I value the music of both Schubert and Schumann. I haven't played much of their piano music, though. Schubert wrote a number of great sonatas, the most beautiful ones being so long that I don't have a chance to learn them with the limited practice time I have. And my hands seem to be incompatible with Schumann's piano pieces. But I have accompanied vocal soloists in performances of both Schubert and Schumann songs. And I consider both as masters of the "Lied" along with composers like Grieg and Fauré.

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Originally Posted by dogperson

The problem is, not being a young pup, I don't think I can play every composer well so I'm trying to limit myself to a few that I do decently rather than scattering my focus among many and do them all poorly. So it will always be ' Chopin.... and a few friends' even if some of this friends are more than 100 years younger than he.


Being disciplined and limiting myself is a problem for me. When comes to practicing and performance it is a good point to stick to a limited number of composers. After having studied a few of Grieg's lyric pieces it is easier to learn more Grieg than music written by other composers using different means of expression. So although I could say that almost all great composers are favorites of mine, there are a few I play much more than others. My "short" list includes:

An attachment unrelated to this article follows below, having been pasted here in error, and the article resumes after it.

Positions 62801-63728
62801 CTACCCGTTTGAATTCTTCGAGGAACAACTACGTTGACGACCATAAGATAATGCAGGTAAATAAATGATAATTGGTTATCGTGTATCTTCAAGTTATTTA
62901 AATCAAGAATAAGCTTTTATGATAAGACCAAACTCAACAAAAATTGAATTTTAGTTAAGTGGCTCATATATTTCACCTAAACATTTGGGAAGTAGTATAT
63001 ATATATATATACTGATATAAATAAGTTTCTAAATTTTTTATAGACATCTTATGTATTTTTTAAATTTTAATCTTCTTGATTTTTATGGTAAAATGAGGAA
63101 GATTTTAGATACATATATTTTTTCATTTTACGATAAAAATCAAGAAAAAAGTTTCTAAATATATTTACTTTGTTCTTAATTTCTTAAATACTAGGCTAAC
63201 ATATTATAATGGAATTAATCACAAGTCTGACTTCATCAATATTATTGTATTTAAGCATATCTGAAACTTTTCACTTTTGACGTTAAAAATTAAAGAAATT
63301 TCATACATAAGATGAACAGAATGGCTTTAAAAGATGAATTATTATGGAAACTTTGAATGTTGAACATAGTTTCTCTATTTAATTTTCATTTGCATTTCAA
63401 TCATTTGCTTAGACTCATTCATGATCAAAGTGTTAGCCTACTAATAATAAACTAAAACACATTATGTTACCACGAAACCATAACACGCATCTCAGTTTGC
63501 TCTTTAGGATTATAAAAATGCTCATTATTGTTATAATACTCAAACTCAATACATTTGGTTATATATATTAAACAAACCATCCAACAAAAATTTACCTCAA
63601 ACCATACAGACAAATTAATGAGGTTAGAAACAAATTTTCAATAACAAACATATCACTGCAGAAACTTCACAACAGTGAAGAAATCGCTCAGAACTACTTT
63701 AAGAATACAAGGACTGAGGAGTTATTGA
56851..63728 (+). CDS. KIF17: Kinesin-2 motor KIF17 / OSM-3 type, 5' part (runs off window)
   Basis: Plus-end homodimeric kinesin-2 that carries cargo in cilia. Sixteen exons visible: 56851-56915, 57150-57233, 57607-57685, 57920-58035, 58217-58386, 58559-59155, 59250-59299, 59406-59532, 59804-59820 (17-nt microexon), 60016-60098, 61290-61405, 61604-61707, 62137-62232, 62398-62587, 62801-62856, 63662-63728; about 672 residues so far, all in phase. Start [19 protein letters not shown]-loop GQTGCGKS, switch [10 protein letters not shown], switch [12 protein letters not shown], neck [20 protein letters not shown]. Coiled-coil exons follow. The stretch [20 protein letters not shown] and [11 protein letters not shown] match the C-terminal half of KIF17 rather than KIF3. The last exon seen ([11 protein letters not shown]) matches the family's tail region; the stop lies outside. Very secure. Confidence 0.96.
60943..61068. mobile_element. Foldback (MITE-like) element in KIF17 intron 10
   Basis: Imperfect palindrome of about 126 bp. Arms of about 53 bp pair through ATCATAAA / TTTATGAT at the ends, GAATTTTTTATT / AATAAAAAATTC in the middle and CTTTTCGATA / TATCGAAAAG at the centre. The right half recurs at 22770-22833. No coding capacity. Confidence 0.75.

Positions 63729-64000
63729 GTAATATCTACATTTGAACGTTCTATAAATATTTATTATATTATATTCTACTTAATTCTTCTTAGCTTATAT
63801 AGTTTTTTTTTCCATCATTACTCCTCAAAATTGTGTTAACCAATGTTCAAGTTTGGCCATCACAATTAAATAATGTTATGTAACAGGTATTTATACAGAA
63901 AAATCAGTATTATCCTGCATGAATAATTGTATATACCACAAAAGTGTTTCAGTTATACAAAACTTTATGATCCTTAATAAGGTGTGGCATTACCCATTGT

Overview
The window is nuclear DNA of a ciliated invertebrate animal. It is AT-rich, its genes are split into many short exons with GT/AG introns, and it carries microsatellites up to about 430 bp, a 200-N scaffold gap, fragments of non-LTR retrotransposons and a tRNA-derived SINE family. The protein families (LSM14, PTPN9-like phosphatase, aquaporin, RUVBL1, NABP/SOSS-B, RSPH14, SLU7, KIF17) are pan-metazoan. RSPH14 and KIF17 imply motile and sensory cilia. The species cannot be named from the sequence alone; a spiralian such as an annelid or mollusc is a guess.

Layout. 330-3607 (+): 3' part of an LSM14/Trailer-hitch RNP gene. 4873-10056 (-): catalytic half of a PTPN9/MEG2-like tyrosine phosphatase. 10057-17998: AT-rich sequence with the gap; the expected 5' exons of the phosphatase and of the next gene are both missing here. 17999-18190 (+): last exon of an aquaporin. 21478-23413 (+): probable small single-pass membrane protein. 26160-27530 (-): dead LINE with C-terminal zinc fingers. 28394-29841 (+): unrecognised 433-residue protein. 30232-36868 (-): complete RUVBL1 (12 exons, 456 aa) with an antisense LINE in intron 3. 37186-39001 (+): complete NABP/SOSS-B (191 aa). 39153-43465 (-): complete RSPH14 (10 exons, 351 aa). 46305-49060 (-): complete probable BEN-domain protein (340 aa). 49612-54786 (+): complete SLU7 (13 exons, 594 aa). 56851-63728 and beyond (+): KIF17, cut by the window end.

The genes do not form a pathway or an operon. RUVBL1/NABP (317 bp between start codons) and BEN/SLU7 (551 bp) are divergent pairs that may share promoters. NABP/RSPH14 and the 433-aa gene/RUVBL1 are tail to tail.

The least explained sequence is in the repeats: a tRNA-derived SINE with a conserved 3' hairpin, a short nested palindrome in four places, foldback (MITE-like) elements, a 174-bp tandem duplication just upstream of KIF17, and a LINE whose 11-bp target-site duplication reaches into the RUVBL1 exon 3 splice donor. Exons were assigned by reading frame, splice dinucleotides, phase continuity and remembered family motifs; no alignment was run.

- Bach
- Haydn
- Mendelssohn
- Grieg
- Chopin
- Faure

The reason for this is that I have gained sufficient understanding of their music to be able to work with it on my own. And with the exception of Faure, these composers have written lots of relatively short pieces that are playable, even by an amateur. I have spent some time with barcarolles and nocturnes of Faure - pretty hard for me - and now I'm working on some of his songs (Chansons) together with a vocalist, and these count as "short" and "relatively easy" for me.

I have omitted important names like Mozart, Beethoven, Schubert, Schumann, Debussy etc from my short list, simply because I don't play so much of their music. I should also mention that among composers that I could count among my "favorites" are Verdi, Schönberg, Schostakovich, Prokoffieff, Rachmaninoff, Mahler and many more. It is just impossible for me to say whose music I value the most. I need them all.

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Originally Posted by P3T3R
... I'd be quite happy to naver play (or hear) another Mozart sonata, but I don't mind the concertos.

Seems like you have an unfavourite composer?